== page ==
Tuesday, December 9, 2008

Attack of the Neo-Dadaists

Last week, I sat in on an occupational therapy assessment session of my eight-year-old step-son. It was an eye-opening experience in a number of ways.

Afterwards, I realized that I'd been thinking about learning disabilities as a "brain thing." There is something neurologically distressed, which can affect emotional capacity, cognitive function and academic results.

But it is now clear to me that my step-son has a physical disability (as well). His struggle with some simple physical tests was illuminating.

I'm surprised, though, at how surprised I was, because I've known all along that "fine motor skills" are something that he can experience trouble with.

The extent of the trouble astonished me.

Also last week was parent/teacher night. My step-son is in grade three, and according to his report card he is a middling student. He is, however, happy, which is more important.

Last year, his teacher gave him better marks, but he was terribly unhappy.

As parents, we encourage happy over unhappy - and file the report card under irrelevant.

What is relevant is the Independent Educational Plan (IEP) that we helped his teacher draft early in the school year. This plan provides direction to the teacher about how to support our son's learning needs.

For example, his non-verbal learning disability means (among other things) that he has a weak working memory. So he has trouble putting together a sequence of instructions: do A, then B, then C.

His teacher gives him two questions to complete. When he's done those, he goes back to her and gets two more questions. His learning is more more incremental than that of neurologically normal children.

If he is expected to process information at the rate of neurologically normal children, he overloads and becomes emotionally distressed. If his environment is modified (slowed down, mostly), he is able to learn just about anything.

Getting the balance right is the most important - and challenging.

In the months ahead, we will all be learning more about occupational therapy - and how to help our son overcome the physical challenges that also act as barriers to best results.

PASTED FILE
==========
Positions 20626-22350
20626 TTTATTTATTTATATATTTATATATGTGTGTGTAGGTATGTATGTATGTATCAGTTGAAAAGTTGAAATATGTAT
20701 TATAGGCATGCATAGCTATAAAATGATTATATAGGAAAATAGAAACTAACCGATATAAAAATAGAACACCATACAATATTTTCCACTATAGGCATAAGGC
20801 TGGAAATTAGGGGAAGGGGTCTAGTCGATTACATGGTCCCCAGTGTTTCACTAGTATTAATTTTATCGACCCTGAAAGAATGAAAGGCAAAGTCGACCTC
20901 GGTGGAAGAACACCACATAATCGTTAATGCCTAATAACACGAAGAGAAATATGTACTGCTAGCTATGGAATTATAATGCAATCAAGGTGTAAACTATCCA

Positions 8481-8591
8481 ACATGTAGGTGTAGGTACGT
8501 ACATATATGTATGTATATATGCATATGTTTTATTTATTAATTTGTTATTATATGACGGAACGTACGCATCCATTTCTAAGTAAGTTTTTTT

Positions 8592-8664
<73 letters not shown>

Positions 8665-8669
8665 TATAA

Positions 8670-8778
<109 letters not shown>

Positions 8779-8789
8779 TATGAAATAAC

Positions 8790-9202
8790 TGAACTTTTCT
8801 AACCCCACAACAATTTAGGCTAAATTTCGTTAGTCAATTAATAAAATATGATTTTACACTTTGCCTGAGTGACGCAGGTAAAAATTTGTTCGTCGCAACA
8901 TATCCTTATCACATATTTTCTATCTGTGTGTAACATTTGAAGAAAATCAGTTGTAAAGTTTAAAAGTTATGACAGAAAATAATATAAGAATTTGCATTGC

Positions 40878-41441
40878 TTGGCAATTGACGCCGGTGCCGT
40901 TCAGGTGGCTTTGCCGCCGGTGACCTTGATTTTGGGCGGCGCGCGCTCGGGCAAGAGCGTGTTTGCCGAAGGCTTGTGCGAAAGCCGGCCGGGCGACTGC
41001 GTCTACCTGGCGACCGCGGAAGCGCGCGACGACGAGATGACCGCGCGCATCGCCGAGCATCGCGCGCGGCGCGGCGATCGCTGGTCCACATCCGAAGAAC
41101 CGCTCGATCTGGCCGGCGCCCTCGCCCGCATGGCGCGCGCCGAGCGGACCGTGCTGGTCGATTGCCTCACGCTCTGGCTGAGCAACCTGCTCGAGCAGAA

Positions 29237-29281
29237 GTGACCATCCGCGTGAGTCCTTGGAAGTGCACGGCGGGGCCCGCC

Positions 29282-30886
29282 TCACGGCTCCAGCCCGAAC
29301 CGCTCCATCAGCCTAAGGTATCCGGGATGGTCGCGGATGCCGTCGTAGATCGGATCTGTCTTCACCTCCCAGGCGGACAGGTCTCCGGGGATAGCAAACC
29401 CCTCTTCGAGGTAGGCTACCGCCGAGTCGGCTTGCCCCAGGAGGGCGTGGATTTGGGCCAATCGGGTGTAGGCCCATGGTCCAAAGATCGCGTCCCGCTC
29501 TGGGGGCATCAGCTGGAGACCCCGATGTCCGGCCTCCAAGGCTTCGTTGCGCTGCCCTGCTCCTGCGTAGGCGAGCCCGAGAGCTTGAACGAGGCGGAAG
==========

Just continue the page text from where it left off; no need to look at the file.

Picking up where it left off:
Why is this blog posting called "Attack of the Neo-Dadaists"?

Because I've been thinking about my previous post on "Professional Poets," and I wanted to say again that there are more important things in life than who serves of literary award juries.

But I wanted to go further, too.

Because ... yes, the jury process can be improved.

And ... yes, something doesn't seem right about this year's GG jury for poetry.

And ... yes, Di Brandt's comment about "neo-Dadaist ... circles in Toronto" is obscure and oddly beautiful.

But have you read the recent report of the provincial auditor on the state of special education in Ontario?

My step-son loves to read. His teacher says he's a great reader, and we agree.

His report card mark in this area was "C".

Why? He struggles with context. He struggles with interpretation. He struggles with organizing his thoughts into coherent arguments. He struggles with putting together the big picture.

He loves stories. He loves violence. He loves jokes.

In graduate school vernacular, he is a naive reader. And that is okay; he's only eight; we have time to help him figure out how to make the connections he needs to make to find "meaning."

Making meaning is what I once thought was the purpose of literature. Then I went to graduate school, where I learned (I'm oversimplifying) that neo-dadaists deny the possibility of meaning.

I just made that up.

I still don't know what neo-Dadaists are, but if Di Brandt wants to have a debate about the "important poetics of our time," I say: reality is challenging enough.

[What happens in the jury room stays in the jury room.]


As yesterday was John Lennon's death day (1980), one final awkward plea: Just Gimme Some Truth.

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